“My intention is to keep working and be a mentor at least another 10 years.”
The Story of Ray Ward’s Laboratory
Just 30 percent of family businesses make it to the next generation, and only 10 percent are passed to the third generation.* Ward Laboratories, Inc., is beating the odds, and the story of its success is closely tied to University of Nebraska’s Department of Agronomy and Horticulture.
After graduating from Fairbury Junior College, Ray Ward, president of Ward Laboratories, Inc., continued his studies at the Nebraska, earning a bachelor’s in 1959 and a master’s in 1961.
According to Ward, three soil instructors—R. A. Olson, H. F. Rhodes and Robert L. Fox—influenced a lot of what he does today. “Those guys were excellent instructors, and I learned an awful lot.”
After graduation Ward went to work at South Dakota State University, where he attained a doctorate in 1972. When the dean of agriculture, Duane Acker, started a research extension center in Redfield, South Dakota, he sent Ward to get it going. Acker later became the first vice chancellor of the University of Nebraska Institute of Agriculture and Natural Resources, which was established April 1, 1974.
Ward then started two more labs: a research extension center for Oklahoma State University in Stillwater, Oklahoma, and a commercial soil testing laboratory for Servi-Tech in Dodge City, Kansas. For the latter project, Ward designed the building, put the lab equipment together, hired and trained the people and created the software to print results. “After developing that whole system, we started making money, and I began to think maybe I could do that myself,” he said.
Taking a Risk
At an irrigation convention in Sioux Falls, South Dakota, Ed Curry of Curry Seeds joked that Ward should start a soil testing lab in Elk Point, South Dakota. The nine-hour drive back to Dodge City gave Ward and his wife Jolene plenty of time to give that idea some serious thought. “By the time we got home, I’d decided to try it,” he said. But not in Elk Point.
While the early 1980s were tough years for agriculture, Ward surmised that a laboratory in Kearney, Nebraska, might make it. “The farmers in the Platte River Valley were the only ones with any money,” he said, and “Nebraska guys were used to soil testing.” At the time there were already labs in Scottsbluff, Roscoe, Cozad, Fremont, Lincoln and Omaha.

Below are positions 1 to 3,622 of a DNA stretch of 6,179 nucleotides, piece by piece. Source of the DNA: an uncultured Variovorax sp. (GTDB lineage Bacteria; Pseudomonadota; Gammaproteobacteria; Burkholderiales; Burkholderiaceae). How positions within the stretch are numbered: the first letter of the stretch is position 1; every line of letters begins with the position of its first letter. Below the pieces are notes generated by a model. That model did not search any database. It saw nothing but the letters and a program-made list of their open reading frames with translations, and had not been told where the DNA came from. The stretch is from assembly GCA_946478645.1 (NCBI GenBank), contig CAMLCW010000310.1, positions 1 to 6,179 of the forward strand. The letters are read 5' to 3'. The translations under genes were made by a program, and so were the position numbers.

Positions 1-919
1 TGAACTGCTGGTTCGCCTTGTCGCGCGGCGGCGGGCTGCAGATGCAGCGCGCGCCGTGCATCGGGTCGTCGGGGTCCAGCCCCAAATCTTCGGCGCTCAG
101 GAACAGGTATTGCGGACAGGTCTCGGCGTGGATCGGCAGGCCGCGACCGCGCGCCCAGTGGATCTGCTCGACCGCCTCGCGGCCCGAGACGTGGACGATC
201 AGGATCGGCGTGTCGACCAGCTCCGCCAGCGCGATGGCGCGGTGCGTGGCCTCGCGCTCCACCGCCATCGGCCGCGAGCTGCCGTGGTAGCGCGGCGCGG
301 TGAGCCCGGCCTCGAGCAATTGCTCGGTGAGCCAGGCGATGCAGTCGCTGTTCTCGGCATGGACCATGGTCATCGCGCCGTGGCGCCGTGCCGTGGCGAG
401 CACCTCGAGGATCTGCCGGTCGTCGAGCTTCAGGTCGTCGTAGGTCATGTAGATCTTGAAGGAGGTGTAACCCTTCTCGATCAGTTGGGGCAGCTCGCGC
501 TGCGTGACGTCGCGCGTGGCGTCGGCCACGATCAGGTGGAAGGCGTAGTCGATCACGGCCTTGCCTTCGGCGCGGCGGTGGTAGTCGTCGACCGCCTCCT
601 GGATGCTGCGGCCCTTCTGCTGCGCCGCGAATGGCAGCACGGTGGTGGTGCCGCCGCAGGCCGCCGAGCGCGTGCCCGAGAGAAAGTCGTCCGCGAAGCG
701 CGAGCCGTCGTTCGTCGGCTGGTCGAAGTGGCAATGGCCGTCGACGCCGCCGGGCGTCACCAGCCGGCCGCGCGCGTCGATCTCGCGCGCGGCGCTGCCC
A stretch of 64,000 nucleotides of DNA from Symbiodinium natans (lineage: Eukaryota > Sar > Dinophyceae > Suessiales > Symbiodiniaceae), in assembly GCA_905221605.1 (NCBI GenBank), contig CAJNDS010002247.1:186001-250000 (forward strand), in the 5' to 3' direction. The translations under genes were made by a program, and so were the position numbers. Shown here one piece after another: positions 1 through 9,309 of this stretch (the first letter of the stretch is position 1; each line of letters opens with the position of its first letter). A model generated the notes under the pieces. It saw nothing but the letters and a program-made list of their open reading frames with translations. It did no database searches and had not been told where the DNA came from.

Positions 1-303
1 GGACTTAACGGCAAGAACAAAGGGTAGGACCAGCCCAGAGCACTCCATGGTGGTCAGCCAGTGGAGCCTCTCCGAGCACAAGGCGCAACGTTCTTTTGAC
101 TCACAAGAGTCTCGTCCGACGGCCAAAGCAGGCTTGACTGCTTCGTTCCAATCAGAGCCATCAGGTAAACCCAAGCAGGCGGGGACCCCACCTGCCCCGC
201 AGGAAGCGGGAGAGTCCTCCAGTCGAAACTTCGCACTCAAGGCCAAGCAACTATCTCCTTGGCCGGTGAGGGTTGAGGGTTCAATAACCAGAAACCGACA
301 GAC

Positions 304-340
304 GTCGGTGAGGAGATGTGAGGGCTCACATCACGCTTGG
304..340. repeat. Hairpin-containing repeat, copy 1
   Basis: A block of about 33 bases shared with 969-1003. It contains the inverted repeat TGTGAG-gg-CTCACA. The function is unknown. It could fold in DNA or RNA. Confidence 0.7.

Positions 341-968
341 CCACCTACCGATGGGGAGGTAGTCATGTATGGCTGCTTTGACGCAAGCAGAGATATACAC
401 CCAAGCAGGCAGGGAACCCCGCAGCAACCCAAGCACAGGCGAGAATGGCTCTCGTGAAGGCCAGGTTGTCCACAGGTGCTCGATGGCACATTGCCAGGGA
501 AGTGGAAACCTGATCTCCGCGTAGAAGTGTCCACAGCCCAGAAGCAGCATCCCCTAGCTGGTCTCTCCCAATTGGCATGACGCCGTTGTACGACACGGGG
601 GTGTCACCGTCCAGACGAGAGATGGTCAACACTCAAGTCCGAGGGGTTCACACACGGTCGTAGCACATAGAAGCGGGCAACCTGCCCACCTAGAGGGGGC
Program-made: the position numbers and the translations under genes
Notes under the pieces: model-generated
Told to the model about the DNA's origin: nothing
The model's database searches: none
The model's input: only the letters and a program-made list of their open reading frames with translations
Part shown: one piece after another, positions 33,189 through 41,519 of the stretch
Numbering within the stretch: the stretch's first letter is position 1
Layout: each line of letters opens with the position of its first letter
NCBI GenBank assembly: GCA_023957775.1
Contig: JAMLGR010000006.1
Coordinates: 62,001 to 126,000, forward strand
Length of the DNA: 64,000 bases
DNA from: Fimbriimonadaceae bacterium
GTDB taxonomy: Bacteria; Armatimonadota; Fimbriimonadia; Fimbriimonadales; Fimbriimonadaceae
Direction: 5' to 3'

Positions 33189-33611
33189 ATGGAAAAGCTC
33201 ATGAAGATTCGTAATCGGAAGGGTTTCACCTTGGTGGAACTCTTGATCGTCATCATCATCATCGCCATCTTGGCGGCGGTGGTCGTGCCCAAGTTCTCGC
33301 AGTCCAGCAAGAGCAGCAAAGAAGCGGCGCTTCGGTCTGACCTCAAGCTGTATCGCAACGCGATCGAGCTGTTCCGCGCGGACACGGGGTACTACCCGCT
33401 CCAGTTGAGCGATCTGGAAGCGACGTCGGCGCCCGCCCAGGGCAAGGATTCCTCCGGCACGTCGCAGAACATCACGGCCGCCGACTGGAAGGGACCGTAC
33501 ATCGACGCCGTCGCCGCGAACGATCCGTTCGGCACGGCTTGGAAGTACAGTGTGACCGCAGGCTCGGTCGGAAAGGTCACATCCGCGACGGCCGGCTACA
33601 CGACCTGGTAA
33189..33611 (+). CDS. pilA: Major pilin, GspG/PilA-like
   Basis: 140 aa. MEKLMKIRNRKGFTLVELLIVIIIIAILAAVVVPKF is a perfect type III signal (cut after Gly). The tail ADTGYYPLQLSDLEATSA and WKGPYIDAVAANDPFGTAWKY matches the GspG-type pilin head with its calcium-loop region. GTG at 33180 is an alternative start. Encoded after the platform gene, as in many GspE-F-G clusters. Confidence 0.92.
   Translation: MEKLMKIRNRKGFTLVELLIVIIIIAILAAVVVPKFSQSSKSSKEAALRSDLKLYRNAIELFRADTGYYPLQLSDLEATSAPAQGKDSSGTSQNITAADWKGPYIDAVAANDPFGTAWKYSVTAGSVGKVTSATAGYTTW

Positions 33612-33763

With the help of Mark Kottmeyer, a Nebraska graduate and crop analyst for Central States Agronomics, Ward went into business for himself in 1983. The first few years were difficult, Ward said, and he struggled to keep the business afloat. By 1988, however, the farm economy began to square up and Ward’s laboratory had survived.
Skipping a Generation
When Ray Ward began to think about business succession planning in the late 1990s, none of his four children were interested, and the idea of selling didn’t feel right. “The laboratory had become another kid, and you just don’t sell kids,” he said.
His oldest grandson, who was 12 at the time, spoke up. “Grandpa, why don’t you keep it and let me run it.” And thus began the beginning of the handoff from grandfather to grandson.
After a few summers interning as an undergraduate, Nick Ward learned more about the family business and confirmed that his boyish dream was a viable career. He changed his major to agronomy and went on to earn bachelor’s and master’s degrees from Kansas State University in 2007 and 2010. Nick finished his doctoral program at Nebraska in August of 2015, and he now has two years under his belt as the vice president of Ward Laboratories, Inc.
Even as Ward grooms his grandson to continue the family business, it’s clear that he is taking his time. “My intention is to keep working and be a mentor at least another 10 years.”
*George Stalk, Jr. and Henry Foley. Avoid the Traps That Can Destroy Family Businesses. Harvard Business Review, January-February 2012.